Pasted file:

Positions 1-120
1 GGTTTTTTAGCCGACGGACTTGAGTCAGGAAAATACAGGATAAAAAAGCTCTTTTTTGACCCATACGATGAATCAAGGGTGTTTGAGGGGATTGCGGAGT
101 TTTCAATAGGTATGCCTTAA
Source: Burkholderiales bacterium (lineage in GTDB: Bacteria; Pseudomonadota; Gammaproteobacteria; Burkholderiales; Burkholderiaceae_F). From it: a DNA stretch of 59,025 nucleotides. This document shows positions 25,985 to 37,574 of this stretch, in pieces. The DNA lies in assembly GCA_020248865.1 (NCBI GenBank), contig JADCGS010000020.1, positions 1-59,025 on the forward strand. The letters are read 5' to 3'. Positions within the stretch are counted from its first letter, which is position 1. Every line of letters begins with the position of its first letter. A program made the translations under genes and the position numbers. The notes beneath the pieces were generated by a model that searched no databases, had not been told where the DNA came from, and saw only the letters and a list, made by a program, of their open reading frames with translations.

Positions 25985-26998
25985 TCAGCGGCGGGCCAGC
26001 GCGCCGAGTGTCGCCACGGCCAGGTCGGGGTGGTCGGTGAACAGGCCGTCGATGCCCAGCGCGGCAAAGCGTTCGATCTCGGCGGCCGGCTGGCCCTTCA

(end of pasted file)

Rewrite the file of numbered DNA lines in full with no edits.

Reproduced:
Positions 1-120
1 GGTTTTTTAGCCGACGGACTTGAGTCAGGAAAATACAGGATAAAAAAGCTCTTTTTTGACCCATACGATGAATCAAGGGTGTTTGAGGGGATTGCGGAGT
101 TTTCAATAGGTATGCCTTAA
Source: Burkholderiales bacterium (lineage in GTDB: Bacteria; Pseudomonadota; Gammaproteobacteria; Burkholderiales; Burkholderiaceae_F). From it: a DNA stretch of 59,025 nucleotides. This document shows positions 25,985 to 37,574 of this stretch, in pieces. The DNA lies in assembly GCA_020248865.1 (NCBI GenBank), contig JADCGS010000020.1, positions 1-59,025 on the forward strand. The letters are read 5' to 3'. Positions within the stretch are counted from its first letter, which is position 1. Every line of letters begins with the position of its first letter. A program made the translations under genes and the position numbers. The notes beneath the pieces were generated by a model that searched no databases, had not been told where the DNA came from, and saw only the letters and a list, made by a program, of their open reading frames with translations.

Positions 25985-26998
25985 TCAGCGGCGGGCCAGC
26001 GCGCCGAGTGTCGCCACGGCCAGGTCGGGGTGGTCGGTGAACAGGCCGTCGATGCCCAGCGCGGCAAAGCGTTCGATCTCGGCGGCCGGCTGGCCCTTCA